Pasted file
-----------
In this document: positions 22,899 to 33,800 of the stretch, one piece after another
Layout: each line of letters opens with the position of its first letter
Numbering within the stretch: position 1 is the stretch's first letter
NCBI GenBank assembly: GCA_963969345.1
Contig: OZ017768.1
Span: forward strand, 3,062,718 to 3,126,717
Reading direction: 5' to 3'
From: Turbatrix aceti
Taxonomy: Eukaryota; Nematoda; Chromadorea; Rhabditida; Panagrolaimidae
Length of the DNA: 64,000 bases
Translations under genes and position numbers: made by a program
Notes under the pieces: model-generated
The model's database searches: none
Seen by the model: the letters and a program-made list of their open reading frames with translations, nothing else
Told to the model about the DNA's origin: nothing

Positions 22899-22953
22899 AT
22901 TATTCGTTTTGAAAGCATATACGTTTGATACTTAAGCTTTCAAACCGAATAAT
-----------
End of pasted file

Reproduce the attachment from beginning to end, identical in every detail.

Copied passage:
In this document: positions 22,899 to 33,800 of the stretch, one piece after another
Layout: each line of letters opens with the position of its first letter
Numbering within the stretch: position 1 is the stretch's first letter
NCBI GenBank assembly: GCA_963969345.1
Contig: OZ017768.1
Span: forward strand, 3,062,718 to 3,126,717
Reading direction: 5' to 3'
From: Turbatrix aceti
Taxonomy: Eukaryota; Nematoda; Chromadorea; Rhabditida; Panagrolaimidae
Length of the DNA: 64,000 bases
Translations under genes and position numbers: made by a program
Notes under the pieces: model-generated
The model's database searches: none
Seen by the model: the letters and a program-made list of their open reading frames with translations, nothing else
Told to the model about the DNA's origin: nothing

Positions 22899-22953
22899 AT
22901 TATTCGTTTTGAAAGCATATACGTTTGATACTTAAGCTTTCAAACCGAATAAT